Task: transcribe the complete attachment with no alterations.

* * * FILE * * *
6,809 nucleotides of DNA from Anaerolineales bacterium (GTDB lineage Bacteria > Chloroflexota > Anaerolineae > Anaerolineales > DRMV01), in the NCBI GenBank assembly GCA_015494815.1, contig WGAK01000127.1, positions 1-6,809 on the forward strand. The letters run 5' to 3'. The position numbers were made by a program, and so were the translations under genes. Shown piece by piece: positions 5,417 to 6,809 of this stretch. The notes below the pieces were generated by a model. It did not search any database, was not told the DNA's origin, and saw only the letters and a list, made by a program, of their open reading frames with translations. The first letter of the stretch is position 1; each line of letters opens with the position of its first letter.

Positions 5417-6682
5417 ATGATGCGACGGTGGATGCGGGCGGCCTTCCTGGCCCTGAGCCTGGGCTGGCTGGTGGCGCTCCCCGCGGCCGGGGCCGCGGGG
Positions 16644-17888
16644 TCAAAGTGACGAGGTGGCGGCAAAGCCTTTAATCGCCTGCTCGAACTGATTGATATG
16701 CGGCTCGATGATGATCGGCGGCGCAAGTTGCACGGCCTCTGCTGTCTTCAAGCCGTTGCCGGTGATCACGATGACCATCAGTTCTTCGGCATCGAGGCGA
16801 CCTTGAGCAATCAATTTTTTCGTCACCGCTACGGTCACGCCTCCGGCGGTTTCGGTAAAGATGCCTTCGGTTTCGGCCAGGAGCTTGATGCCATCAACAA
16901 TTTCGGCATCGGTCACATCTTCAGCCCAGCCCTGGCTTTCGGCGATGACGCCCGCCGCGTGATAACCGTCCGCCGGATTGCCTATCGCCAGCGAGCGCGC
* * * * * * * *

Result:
6,809 nucleotides of DNA from Anaerolineales bacterium (GTDB lineage Bacteria > Chloroflexota > Anaerolineae > Anaerolineales > DRMV01), in the NCBI GenBank assembly GCA_015494815.1, contig WGAK01000127.1, positions 1-6,809 on the forward strand. The letters run 5' to 3'. The position numbers were made by a program, and so were the translations under genes. Shown piece by piece: positions 5,417 to 6,809 of this stretch. The notes below the pieces were generated by a model. It did not search any database, was not told the DNA's origin, and saw only the letters and a list, made by a program, of their open reading frames with translations. The first letter of the stretch is position 1; each line of letters opens with the position of its first letter.

Positions 5417-6682
5417 ATGATGCGACGGTGGATGCGGGCGGCCTTCCTGGCCCTGAGCCTGGGCTGGCTGGTGGCGCTCCCCGCGGCCGGGGCCGCGGGG
Positions 16644-17888
16644 TCAAAGTGACGAGGTGGCGGCAAAGCCTTTAATCGCCTGCTCGAACTGATTGATATG
16701 CGGCTCGATGATGATCGGCGGCGCAAGTTGCACGGCCTCTGCTGTCTTCAAGCCGTTGCCGGTGATCACGATGACCATCAGTTCTTCGGCATCGAGGCGA
16801 CCTTGAGCAATCAATTTTTTCGTCACCGCTACGGTCACGCCTCCGGCGGTTTCGGTAAAGATGCCTTCGGTTTCGGCCAGGAGCTTGATGCCATCAACAA
16901 TTTCGGCATCGGTCACATCTTCAGCCCAGCCCTGGCTTTCGGCGATGACGCCCGCCGCGTGATAACCGTCCGCCGGATTGCCTATCGCCAGCGAGCGCGC